Early Mesopotamian Urbanism: A New View from the North

Article excerpt

For many years, the southern Mesopotamia of Ur and Uruk, ancient Sumer, has been seen as the origin centre of civilisation and cities: The urban implosion of late-fourth- and early-third-millennium Mesopotamia resulted in a massive population shift into large sites' said Nissen in 1988. 'These new city-states set the pattern for Mesopotamia as the heartland of cities' (Adams 1981; Yoffee 1998). And for Stone & Zimansky (2005) 'Remains of the world's first cities are the most noteworthy feature of the landscape in southern Iraq'. But at Tell Brak Joan Oates and her team are turning this model upside down. A long campaign of study, culminating in the new discoveries from 2006 reported here, show that northern Mesopotamia was far along the road to urbanism, as seen in monumentality, industrialisation and prestige goods, by the late fifth millennium BC. The 'world's earliest cities' are as likely to have been in north-eastern Syria as southern Iraq, and the model of a core from the south developing a periphery in the north is now ripe for revision.

Keywords: Mesopotamia, Syria, cities, origins of civilisation, tell settlements, urbanism

Early urbanism

Most accounts of the emergence of complex societies and city genesis in the Near East locate the beginnings of these processes in the alluvial plains of southern Mesopotamia, the iconic 'Heartland of Cities'. Features peculiar to the south Mesopotamian landscape such as the agricultural potentials of irrigated and lacustrine environments and the associated logistical advantages of the closely braided water channels of the Tigris and Euphrates rivers have been thought to provide the south with uniquely suitable habitats for the emergence of the first cities and the development of 'pristine' civilisation (Algaze 2001; 2005; Wilkinson 1994). The corollary is that the dry-farming zone upstream in northern Mesopotamia was only stimulated into its own 'secondary' phase of development after contact initiated by the southern core. But this idea is now being increasingly challenged, not merely through concerns with the underlying core-periphery model and its emphasis on regional asymmetric interactions, but because of recent and compelling evidence for early northern developments in social complexity that are not directly tied to the south (Frangipane 2001; Stein 2002).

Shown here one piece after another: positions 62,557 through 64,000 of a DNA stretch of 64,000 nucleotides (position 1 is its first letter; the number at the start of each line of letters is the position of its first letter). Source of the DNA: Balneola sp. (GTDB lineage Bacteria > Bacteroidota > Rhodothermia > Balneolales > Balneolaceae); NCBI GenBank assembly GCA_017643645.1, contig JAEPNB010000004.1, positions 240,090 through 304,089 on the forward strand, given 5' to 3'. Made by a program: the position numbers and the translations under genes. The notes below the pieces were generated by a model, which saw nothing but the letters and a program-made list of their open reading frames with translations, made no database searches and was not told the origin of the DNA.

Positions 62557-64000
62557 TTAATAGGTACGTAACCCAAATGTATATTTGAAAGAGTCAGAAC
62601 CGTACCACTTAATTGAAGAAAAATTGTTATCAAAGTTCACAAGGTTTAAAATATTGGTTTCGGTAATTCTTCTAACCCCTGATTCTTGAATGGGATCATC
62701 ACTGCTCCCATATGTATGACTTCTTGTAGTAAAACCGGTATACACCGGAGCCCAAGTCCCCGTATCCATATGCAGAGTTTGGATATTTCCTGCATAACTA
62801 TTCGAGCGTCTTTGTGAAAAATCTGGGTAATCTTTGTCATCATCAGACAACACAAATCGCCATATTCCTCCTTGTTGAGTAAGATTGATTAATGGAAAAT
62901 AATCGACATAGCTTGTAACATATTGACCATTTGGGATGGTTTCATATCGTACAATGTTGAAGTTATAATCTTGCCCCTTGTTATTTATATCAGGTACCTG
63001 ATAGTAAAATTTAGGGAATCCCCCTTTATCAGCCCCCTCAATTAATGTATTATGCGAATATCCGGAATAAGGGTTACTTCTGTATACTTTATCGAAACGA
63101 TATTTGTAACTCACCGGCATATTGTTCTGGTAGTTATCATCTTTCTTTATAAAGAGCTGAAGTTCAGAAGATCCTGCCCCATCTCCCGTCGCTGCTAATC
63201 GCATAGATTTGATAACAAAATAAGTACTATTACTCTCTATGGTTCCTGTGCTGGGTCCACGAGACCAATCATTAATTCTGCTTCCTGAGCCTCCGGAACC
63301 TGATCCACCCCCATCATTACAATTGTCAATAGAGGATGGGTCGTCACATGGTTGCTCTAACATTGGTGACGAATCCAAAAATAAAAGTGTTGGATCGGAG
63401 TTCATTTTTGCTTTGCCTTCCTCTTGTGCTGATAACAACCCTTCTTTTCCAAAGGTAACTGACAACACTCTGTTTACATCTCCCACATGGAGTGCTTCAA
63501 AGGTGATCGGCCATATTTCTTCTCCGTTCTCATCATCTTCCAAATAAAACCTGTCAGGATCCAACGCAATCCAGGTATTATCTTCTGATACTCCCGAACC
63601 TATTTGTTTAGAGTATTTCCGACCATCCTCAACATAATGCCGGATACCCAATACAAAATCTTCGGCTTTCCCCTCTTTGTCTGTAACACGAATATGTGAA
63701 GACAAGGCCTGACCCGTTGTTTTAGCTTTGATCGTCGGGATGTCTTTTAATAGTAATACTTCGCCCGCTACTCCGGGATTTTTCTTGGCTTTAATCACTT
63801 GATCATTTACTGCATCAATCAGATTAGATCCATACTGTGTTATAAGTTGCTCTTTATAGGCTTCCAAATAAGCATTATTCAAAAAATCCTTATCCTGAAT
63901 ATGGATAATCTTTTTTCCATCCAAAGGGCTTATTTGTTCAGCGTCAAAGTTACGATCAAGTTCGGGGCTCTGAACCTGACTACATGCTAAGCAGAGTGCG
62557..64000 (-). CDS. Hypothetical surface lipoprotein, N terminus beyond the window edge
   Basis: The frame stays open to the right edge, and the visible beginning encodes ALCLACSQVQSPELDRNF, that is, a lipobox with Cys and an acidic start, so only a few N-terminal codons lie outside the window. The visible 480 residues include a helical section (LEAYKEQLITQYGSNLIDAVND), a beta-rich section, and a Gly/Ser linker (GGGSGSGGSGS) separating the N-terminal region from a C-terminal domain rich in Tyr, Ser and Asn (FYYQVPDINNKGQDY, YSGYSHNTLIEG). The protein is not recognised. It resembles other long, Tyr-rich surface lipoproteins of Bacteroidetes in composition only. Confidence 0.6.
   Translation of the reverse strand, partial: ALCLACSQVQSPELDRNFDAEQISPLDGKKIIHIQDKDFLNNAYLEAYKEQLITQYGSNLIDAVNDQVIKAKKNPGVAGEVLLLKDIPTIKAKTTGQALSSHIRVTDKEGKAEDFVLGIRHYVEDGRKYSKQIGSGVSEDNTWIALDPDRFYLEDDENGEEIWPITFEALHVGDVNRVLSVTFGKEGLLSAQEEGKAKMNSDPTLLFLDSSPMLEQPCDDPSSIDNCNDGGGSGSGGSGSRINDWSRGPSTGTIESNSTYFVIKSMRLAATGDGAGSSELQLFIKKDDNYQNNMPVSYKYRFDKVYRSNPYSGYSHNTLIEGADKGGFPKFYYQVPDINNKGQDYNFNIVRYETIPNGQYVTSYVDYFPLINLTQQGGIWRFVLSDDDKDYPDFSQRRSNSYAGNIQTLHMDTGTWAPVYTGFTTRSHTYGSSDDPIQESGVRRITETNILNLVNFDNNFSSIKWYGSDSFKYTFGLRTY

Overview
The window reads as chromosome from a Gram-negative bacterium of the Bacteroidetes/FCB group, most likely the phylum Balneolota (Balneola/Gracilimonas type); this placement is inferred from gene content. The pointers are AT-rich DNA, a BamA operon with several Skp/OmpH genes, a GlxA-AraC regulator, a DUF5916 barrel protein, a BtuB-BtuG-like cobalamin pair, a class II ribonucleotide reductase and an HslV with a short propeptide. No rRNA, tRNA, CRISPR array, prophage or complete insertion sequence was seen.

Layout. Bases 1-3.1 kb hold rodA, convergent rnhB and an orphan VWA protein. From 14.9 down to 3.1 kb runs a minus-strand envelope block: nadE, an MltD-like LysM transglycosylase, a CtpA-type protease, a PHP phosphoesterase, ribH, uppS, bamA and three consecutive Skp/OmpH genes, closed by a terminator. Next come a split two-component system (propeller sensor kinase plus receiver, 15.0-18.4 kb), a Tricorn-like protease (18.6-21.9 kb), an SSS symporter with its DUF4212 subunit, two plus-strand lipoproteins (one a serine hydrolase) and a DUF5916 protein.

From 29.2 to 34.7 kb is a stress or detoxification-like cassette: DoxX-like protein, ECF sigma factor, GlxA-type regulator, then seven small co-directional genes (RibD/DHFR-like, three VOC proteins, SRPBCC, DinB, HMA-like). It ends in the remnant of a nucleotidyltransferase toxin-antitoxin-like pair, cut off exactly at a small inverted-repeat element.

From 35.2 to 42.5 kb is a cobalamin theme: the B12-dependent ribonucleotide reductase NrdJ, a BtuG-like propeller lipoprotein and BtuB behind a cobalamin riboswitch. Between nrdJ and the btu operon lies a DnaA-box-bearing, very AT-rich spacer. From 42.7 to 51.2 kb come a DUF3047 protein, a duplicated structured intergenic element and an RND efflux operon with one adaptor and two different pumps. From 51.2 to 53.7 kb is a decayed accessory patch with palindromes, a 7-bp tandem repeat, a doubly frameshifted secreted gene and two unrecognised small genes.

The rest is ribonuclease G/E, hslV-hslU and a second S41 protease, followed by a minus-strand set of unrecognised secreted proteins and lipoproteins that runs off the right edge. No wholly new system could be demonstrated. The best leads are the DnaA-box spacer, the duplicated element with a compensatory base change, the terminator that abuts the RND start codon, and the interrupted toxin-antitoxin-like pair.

Early Mesopotamian cities famously survive as tell settlements, which represent the accumulation of level after level of mud-brick or pise construction, cut down, levelled off and replaced, often over many thousands of years--mud is, of course, the great 'reusable' resource. Such longevity is a factor not only of both landscape and the ancient environment but also, since the Neolithic, the 'substantial commitment to farming' (Sherratt 1997). But a serious problem for the archaeologist wishing to investigate the background to urban growth in Mesopotamia is that the very situations that encouraged the growth of later cities were often equally attractive to early villagers; the early phases, however, soon become inaccessible through the build-up of later levels. At Uruk (Warka), for example, undoubtedly the greatest of the early cities and the site that has yielded not only the earliest written documents but also the largest area of late-fourth-millennium public buildings, soundings have failed up to now to yield pertinent information about the nature of earlier settlement (for a recent summary see Nissen 2002). Indeed our knowledge of the Neolithic/Chalcolithic background to such urban complexity comes largely from small farming settlements which, although they remain less compromised by overlying occupation, are less informative of wider social and economic developments.

Here we review recent evidence from the north Mesopotamian site of Tell Brak, indicating its growth as a major settlement apparently well before the emergence of large urban centres such as Uruk in the southern alluvium. …